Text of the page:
Posted Apr 3, 2019 by Martin Armstrong
QUESTION: I am a mega dollar bull – I totally get how it is the only game in town. I’ve lived it too, having seen how the big banks work their balance sheets from the inside. However… occasionally people send me charts like the one below and get all excited. They say we are de dollarizing etc. My off the cuff remark is that the central bank reserves are a tiny part of daily FX transactions.
Just wondered if Martin might comment on the blog?
ANSWER: Hello. Hope the institutional desk is keeping you young these days. Your chart is interesting, no doubt. The central banks have been trying covertly to defend against the dollar. Even China and Russia are desperately trying to price things outside the dollar, but this is not helping either.
The U.S. dollar’s share of currency reserves as reported by the International Monetary Fund (IMF) fell to a near five-year low going into the end of 2018. The Chinese yuan’s share of allocated reserves shrank for the first time in the third-quarter 2018 since the IMF began reporting its share of central bank holdings in the fourth quarter of 2016. Insofar as the Japanese yen, reserves reached a 16-year high in the third-quarter 2018 according to the IMF.
The central banks have been trying to use reserves to help support their respective currencies and suppress the dollar’s rally without any real impact. This is very similar to the crisis of 1927. Back then, there was also a capital flight from Europe. There too, the European share markets all peaked well before the US market in 1929. The capital flight from Europe to the dollar was massive. This was one of the criticisms of the Fed made by Milton Friedman that they did not expand the money supply with all of the refugee gold hopping on every ship to the USA.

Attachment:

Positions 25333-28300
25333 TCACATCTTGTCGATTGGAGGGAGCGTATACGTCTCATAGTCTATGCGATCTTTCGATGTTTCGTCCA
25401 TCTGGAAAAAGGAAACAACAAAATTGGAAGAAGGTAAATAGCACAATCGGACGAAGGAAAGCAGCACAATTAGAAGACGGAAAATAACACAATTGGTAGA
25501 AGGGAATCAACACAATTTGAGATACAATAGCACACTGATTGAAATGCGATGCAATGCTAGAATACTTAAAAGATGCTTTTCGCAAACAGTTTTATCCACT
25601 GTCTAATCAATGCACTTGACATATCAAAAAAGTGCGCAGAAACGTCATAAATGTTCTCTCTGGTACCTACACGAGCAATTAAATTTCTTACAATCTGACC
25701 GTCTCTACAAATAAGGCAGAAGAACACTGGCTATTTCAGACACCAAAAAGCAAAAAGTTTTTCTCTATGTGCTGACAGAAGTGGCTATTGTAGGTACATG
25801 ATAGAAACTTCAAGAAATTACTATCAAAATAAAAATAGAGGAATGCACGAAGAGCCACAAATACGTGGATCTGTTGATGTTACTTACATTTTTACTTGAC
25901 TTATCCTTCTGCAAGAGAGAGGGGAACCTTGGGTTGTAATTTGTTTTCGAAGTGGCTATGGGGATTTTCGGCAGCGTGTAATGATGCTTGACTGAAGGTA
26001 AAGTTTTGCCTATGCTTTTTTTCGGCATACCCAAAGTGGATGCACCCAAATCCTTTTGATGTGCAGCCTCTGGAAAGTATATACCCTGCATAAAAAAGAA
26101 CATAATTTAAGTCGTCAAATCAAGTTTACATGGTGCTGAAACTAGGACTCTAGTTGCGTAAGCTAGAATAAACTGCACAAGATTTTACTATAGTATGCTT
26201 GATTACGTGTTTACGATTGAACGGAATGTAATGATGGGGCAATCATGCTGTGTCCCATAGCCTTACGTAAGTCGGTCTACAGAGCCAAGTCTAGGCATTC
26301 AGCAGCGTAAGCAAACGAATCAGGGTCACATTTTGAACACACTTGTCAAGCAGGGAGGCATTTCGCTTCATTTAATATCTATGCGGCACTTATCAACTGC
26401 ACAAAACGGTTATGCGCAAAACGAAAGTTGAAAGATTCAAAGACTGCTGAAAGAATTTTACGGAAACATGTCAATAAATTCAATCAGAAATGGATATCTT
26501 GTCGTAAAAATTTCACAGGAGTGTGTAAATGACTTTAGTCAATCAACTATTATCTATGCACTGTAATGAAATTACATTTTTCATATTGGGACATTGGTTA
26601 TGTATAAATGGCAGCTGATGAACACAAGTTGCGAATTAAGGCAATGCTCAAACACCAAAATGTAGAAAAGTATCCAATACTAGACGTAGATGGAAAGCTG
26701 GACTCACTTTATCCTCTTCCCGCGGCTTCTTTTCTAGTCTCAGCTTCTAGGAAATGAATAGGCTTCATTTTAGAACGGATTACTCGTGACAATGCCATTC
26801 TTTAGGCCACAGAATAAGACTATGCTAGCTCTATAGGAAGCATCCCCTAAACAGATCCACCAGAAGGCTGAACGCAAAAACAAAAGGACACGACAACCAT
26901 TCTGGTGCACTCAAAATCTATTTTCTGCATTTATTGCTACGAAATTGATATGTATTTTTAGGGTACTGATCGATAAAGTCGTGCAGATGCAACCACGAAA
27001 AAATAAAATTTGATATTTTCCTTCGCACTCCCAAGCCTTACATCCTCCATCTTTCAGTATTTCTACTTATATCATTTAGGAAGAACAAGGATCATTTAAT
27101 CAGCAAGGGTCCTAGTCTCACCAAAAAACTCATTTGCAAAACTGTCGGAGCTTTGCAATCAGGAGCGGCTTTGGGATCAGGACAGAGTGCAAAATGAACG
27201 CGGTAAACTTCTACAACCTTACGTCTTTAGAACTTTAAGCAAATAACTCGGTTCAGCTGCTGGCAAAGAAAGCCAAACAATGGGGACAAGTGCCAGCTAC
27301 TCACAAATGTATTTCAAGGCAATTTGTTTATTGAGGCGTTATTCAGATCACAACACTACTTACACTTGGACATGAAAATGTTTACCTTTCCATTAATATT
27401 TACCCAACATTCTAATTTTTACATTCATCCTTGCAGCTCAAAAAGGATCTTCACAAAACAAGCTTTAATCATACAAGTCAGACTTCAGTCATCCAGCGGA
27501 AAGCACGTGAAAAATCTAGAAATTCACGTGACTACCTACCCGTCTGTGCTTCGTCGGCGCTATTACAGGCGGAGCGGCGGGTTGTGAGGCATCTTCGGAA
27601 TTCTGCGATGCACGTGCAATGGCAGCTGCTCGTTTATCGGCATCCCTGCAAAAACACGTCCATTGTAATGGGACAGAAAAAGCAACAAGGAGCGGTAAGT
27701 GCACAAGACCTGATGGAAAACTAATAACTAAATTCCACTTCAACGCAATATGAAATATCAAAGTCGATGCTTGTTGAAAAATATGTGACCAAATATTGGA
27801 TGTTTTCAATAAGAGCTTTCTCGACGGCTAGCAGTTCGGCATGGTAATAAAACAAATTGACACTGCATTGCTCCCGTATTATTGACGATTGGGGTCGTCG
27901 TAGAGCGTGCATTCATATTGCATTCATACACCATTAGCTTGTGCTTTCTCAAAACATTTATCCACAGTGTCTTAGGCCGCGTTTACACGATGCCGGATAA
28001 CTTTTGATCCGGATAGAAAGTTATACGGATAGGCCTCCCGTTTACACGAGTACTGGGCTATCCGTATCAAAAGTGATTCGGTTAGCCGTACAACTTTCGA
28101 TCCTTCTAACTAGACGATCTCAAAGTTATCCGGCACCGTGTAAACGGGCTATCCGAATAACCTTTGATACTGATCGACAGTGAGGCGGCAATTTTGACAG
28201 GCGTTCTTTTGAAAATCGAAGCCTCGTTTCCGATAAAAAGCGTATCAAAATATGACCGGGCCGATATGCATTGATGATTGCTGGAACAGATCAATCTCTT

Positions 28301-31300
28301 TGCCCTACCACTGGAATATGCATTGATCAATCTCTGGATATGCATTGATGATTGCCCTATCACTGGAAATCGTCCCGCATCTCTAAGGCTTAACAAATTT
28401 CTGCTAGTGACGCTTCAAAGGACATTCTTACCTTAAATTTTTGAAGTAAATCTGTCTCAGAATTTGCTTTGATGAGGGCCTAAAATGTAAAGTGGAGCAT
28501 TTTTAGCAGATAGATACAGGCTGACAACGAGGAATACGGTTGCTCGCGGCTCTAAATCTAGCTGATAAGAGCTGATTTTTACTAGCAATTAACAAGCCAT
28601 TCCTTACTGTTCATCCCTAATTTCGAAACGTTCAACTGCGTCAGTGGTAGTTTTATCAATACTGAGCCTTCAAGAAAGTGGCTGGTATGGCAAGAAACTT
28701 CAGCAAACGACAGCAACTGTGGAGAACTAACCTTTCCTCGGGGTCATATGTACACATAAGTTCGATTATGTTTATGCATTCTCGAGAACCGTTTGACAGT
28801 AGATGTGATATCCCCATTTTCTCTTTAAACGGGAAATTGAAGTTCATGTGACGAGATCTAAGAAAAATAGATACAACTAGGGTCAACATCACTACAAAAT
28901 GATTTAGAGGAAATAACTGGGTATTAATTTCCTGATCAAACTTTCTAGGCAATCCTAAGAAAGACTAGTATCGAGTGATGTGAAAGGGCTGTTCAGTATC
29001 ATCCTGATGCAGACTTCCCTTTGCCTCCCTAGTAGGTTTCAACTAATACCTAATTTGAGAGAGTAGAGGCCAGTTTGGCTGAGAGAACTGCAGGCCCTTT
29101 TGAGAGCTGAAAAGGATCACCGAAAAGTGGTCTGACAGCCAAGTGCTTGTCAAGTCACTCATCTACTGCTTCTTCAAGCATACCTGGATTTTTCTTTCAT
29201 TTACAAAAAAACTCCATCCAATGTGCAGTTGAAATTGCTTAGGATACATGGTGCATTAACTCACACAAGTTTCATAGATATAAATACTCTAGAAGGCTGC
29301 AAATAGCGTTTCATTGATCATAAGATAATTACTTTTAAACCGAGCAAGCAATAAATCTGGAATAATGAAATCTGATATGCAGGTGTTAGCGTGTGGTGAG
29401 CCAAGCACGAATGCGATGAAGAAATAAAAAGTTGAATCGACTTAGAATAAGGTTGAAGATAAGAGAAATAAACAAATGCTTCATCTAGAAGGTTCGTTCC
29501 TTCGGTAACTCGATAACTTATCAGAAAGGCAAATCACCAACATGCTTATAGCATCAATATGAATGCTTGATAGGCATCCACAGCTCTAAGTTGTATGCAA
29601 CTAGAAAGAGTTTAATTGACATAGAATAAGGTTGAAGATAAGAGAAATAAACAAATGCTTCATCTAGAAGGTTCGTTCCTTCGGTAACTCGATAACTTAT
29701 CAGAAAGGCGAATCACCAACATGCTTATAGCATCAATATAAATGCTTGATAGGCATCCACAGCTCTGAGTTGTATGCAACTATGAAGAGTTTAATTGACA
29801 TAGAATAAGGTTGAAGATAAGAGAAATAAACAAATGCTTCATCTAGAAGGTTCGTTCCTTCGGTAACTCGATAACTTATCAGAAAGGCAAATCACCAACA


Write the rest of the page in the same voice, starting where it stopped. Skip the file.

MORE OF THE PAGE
The three main central banks of Europe traveled to New York City for a secret meeting. You might call this the first G4 in history. They lobbied the US Fed to lower its interest rates, as they have been doing of late once again, in hopes of altering the capital flows and diverting the flow back to Europe. This is once again why the Fed has put raising rates on hold currently — the same strategy that failed back in 1927.
The Fed indeed lowered US interest rates in 1927 (see chart below). However, just as quantitative easing has failed, lowering the US interest rates resulted in the opposite expectation. Instead of the capital diverting back to Europe, it intensified into the US buying real estate creating the Florida land boom and pushing the US share market to record highs in 1929.
As I have said many times, these people try to reduce everything to a single cause and effect. This is why Keynesian economics has completely failed. Even Paul Volcker back in 1978 in his Rediscovery of the Business Cycle pointed out that this new era of Keynesian economics had utterly failed. Nonetheless, the economic community keeps trying to make it work. It is like sticking your finger in a power outlet not understanding why you are getting shocked so you keep trying.
The Fed lowered the rates in 1927. Then as the capital inflow really intensified and began pouring into the USA because of European politics, the Fed nearly doubled the interest rates into 1929 without succeeding in preventing the stock market rally. The Fed will most likely make the same mistake once again following Keynesianism. Expect them to chase the stock market raising rates and ignoring the rest of the world because the Democrats will blame the low rates of the Fed as benefiting the rich.